Mike Sanchez/Huntingdon Hall, Worcester

FORMER Led Zeppelin front man Robert Plant is rock royalty in this neck of the Worcestershire woods, so his guest spot with the Sanchez band provided an early Christmas present for the fans.

Despite all the evidence to the contrary, it would seem that old rockers never die, they just fade away singing rhythm and blues classics.

Plant’s still got it to some extent, although the voice can no longer hit the Howling Wolf roar on How Many More Years or sink into the Pomus-Shuman despair of Mess of Blues.

But as you would expect, the crowd went wild, despite the performance being no more riveting than what you might encounter at an open mike night down at the Rat and Ferret.

The Sanchez band took a little time to warm up, rushing with indecent haste through Red Hot Mama, Hurtin’ Inside and Brook Benton’s Kiddio as if they all had trains to catch.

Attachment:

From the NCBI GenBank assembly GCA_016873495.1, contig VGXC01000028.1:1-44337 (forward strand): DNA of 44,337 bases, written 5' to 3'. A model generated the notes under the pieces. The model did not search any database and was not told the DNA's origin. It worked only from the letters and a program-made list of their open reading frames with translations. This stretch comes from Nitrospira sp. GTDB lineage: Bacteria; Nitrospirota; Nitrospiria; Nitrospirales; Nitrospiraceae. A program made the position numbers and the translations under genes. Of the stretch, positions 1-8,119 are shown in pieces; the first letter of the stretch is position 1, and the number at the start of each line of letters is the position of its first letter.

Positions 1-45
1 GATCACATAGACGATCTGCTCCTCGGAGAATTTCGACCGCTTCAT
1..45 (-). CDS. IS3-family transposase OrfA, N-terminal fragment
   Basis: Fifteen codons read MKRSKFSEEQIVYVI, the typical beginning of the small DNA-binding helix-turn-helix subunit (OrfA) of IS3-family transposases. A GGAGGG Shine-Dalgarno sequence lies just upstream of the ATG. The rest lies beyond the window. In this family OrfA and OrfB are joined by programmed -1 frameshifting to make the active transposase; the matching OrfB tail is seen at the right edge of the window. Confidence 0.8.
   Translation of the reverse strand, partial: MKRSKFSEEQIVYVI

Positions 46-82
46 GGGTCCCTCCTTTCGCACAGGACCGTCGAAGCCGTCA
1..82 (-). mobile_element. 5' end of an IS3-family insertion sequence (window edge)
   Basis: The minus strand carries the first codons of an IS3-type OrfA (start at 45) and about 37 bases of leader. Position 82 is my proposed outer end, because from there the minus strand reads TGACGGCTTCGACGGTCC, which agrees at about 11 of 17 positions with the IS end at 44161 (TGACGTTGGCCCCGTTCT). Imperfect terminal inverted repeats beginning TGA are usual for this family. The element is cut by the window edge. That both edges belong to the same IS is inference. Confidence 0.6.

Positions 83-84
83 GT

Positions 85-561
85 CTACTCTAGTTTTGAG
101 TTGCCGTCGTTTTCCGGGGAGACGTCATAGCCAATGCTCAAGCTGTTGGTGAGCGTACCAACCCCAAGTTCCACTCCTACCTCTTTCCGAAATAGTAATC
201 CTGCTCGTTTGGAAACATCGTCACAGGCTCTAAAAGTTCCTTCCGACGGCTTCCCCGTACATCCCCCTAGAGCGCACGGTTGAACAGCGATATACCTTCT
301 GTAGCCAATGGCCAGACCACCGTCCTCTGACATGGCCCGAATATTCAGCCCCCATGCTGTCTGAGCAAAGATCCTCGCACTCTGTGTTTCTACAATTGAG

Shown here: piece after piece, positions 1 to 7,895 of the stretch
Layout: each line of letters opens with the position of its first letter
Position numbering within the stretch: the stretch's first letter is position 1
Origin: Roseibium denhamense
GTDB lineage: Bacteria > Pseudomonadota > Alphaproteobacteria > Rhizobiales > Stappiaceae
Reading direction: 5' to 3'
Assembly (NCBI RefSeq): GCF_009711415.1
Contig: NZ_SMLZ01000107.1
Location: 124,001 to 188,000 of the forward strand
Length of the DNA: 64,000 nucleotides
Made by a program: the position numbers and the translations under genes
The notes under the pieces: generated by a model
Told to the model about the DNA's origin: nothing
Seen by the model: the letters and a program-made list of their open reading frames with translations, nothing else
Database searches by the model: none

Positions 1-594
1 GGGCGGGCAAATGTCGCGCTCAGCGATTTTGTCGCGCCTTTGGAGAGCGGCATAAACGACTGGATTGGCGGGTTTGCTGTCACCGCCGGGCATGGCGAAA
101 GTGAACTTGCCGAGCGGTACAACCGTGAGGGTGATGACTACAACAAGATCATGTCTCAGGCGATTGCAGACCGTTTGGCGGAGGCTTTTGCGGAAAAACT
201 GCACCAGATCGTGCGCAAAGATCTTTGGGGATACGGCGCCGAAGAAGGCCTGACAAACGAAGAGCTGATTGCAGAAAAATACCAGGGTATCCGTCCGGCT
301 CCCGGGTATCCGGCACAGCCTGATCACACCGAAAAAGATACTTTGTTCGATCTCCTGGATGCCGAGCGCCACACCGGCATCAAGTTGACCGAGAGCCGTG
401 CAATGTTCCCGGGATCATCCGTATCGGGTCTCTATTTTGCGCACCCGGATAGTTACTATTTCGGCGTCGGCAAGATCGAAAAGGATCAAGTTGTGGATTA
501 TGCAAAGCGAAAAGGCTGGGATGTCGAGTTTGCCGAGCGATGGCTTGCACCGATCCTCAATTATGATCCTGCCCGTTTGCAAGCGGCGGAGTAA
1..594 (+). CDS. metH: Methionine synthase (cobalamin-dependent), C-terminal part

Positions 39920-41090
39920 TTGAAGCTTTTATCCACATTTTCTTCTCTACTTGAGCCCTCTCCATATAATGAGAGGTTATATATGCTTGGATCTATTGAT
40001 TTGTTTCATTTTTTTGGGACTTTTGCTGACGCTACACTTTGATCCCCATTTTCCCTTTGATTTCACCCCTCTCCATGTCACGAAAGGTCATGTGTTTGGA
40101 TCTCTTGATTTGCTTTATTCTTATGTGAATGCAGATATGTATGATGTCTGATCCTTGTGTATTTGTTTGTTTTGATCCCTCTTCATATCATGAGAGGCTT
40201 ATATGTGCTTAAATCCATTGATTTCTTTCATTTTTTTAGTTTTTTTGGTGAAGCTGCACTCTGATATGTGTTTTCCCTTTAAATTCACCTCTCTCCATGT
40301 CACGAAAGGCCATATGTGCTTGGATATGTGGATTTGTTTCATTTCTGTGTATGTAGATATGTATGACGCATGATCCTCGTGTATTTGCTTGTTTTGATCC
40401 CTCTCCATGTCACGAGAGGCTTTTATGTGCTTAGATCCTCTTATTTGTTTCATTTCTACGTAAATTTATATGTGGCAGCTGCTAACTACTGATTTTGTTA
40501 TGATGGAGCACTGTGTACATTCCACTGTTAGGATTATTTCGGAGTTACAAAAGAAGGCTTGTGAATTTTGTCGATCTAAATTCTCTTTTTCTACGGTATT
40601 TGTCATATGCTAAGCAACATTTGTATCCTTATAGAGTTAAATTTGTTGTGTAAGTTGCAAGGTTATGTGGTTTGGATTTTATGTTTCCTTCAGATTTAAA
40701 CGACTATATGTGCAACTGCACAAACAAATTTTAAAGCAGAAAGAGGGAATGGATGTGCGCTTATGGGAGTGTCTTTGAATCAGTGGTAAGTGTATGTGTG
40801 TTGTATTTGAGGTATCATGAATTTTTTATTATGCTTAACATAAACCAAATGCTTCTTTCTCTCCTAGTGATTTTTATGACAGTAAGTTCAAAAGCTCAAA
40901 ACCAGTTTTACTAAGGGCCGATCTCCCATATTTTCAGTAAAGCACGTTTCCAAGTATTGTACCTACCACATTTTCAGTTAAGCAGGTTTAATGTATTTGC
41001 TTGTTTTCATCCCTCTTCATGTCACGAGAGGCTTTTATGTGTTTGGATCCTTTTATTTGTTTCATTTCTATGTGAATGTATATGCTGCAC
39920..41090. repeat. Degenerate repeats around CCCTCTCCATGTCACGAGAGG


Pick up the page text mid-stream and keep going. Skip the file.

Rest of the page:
Nevertheless, the band really started to cook after the interval, with back-to-back versions of Mose Allison’s Parchman Farm, Jimmy Reed’s Big Boss Man and the evergreen Boom Boom, John Lee Hooker’s great bequest to a thousand and one British beat groups of the 1960s.

Bewdley-born Mike Sanchez is undeniably Britain’s greatest exponent of early rock ‘n’ roll, a tireless performer with a genuine and convincing feel for the music.

Yet as is the case with so many artistic endeavours, he has never received the acclaim such as that showered on lesser players such as Jools Holland, an injustice that only really becomes apparent when you see Sanchez in action.

Like a man possessed, he immerses himself in the genre, wearing his heart on a sweat-drenched sleeve, and reaching into the depths of his soul to reincarnate those Deep South rockers and blues shouters who long ago refashioned the template of popular music.

The Mike Sanchez Christmas concert is a celebration of what rock used to be, rough edges and all… and long may it continue.

John Phillpott